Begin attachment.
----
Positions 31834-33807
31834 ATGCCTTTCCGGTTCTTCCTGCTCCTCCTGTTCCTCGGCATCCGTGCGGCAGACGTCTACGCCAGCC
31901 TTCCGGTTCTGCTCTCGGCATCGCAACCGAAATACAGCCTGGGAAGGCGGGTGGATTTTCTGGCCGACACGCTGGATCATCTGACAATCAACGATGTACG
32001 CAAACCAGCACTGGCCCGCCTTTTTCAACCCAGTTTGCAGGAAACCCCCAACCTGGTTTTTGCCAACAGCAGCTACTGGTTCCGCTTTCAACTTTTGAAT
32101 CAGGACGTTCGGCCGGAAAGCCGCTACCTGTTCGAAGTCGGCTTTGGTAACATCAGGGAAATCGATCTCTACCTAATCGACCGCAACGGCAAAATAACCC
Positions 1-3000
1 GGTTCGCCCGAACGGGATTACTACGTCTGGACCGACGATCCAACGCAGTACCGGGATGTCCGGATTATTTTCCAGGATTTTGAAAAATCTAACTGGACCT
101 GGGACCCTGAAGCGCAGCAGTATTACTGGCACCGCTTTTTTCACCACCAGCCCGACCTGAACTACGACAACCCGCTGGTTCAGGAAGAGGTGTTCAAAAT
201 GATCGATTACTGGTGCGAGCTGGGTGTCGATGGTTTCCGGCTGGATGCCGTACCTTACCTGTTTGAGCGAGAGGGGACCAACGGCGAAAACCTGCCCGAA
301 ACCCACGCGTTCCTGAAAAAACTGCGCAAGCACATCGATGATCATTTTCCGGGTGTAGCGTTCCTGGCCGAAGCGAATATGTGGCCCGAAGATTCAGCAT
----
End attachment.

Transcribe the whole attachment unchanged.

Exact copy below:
Positions 31834-33807
31834 ATGCCTTTCCGGTTCTTCCTGCTCCTCCTGTTCCTCGGCATCCGTGCGGCAGACGTCTACGCCAGCC
31901 TTCCGGTTCTGCTCTCGGCATCGCAACCGAAATACAGCCTGGGAAGGCGGGTGGATTTTCTGGCCGACACGCTGGATCATCTGACAATCAACGATGTACG
32001 CAAACCAGCACTGGCCCGCCTTTTTCAACCCAGTTTGCAGGAAACCCCCAACCTGGTTTTTGCCAACAGCAGCTACTGGTTCCGCTTTCAACTTTTGAAT
32101 CAGGACGTTCGGCCGGAAAGCCGCTACCTGTTCGAAGTCGGCTTTGGTAACATCAGGGAAATCGATCTCTACCTAATCGACCGCAACGGCAAAATAACCC
Positions 1-3000
1 GGTTCGCCCGAACGGGATTACTACGTCTGGACCGACGATCCAACGCAGTACCGGGATGTCCGGATTATTTTCCAGGATTTTGAAAAATCTAACTGGACCT
101 GGGACCCTGAAGCGCAGCAGTATTACTGGCACCGCTTTTTTCACCACCAGCCCGACCTGAACTACGACAACCCGCTGGTTCAGGAAGAGGTGTTCAAAAT
201 GATCGATTACTGGTGCGAGCTGGGTGTCGATGGTTTCCGGCTGGATGCCGTACCTTACCTGTTTGAGCGAGAGGGGACCAACGGCGAAAACCTGCCCGAA
301 ACCCACGCGTTCCTGAAAAAACTGCGCAAGCACATCGATGATCATTTTCCGGGTGTAGCGTTCCTGGCCGAAGCGAATATGTGGCCCGAAGATTCAGCAT